Odoacer

Odoacer (ōdōāˈsər) [key] or Odovacar –vāˈkər, c.435–493, chieftain of the Heruli, the Sciri, and the Rugii (see Germans). He and his troops were mercenaries in the service of Rome, but in 476 the Heruli revolted and proclaimed Odoacer their king. Odoacer defeated the Roman general Orestes at Piacenza, took Ravenna (the West Roman capital), and deposed Romulus Augustulus, last Roman emperor of the West (until the coronation in 800 of Charlemagne). The date 476 is often accepted as the end of the West Roman Empire. However, Odoacer's action made little difference in the status of Western Rome, which had long been prey to the barbarian armies; the emperors had been mere puppets. Emperor Zeno of the East, considering himself heir to the West Roman Empire, reluctantly recognized Odoacer's authority over Italy and granted him the title of patrician. The Roman administration of Italy continued to function under Odoacer, who retained the chief officers of state. In 488, Zeno sent Theodoric the Great, king of the Ostrogoths, into Italy to expel Odoacer. Several times defeated, Odoacer consented (493) to a treaty by which he was to share his authority with Theodoric. Invited to a banquet by Theodoric, Odoacer and his son and chief officers were treacherously assassinated; thus Theodoric made himself master of Italy.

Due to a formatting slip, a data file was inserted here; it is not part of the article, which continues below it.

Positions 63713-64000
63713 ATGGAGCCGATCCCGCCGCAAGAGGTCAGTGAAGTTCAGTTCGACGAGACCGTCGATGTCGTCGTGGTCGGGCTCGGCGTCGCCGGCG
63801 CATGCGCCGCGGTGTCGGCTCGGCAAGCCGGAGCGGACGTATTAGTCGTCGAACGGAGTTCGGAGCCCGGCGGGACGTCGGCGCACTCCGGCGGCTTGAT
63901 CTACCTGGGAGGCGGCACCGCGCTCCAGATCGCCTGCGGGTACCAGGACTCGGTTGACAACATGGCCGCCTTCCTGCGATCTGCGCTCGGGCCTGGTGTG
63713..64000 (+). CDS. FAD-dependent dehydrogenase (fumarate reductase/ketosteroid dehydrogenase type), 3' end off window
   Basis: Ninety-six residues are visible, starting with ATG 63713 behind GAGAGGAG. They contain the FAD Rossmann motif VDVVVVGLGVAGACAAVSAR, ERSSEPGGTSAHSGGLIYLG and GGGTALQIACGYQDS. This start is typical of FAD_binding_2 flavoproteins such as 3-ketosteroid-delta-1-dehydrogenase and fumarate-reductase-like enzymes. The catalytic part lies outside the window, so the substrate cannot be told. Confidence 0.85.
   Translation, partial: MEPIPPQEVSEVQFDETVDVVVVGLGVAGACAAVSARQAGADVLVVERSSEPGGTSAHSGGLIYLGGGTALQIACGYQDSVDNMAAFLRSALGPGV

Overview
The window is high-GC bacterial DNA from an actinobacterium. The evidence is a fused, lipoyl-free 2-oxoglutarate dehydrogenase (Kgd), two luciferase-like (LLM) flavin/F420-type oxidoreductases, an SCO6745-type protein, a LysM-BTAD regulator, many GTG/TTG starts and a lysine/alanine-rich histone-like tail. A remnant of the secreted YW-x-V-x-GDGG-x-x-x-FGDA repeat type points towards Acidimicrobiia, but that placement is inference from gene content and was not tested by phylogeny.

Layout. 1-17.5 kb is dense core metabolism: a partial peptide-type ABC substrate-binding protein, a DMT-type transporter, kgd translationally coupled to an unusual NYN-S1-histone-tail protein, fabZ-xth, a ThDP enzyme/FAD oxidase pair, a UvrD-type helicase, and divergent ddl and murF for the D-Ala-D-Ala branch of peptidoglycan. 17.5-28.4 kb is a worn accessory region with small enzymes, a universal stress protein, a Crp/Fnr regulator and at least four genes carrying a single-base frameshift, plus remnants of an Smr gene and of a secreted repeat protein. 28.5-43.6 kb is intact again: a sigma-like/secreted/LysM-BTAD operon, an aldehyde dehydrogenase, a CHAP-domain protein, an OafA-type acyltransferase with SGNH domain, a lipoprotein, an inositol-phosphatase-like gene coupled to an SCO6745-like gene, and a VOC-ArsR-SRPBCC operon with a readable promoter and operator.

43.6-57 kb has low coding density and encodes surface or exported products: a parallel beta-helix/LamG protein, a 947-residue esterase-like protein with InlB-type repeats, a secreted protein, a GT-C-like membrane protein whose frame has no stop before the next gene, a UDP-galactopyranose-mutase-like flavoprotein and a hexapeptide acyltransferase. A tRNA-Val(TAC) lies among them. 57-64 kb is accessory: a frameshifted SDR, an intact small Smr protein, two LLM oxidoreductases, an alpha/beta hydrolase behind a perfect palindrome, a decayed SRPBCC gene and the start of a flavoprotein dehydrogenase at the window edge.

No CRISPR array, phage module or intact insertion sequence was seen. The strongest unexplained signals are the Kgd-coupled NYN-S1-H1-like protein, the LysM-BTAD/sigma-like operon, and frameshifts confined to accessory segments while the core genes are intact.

The Columbia Electronic Encyclopedia, 6th ed. Copyright © 2012, Columbia University Press. All rights reserved.

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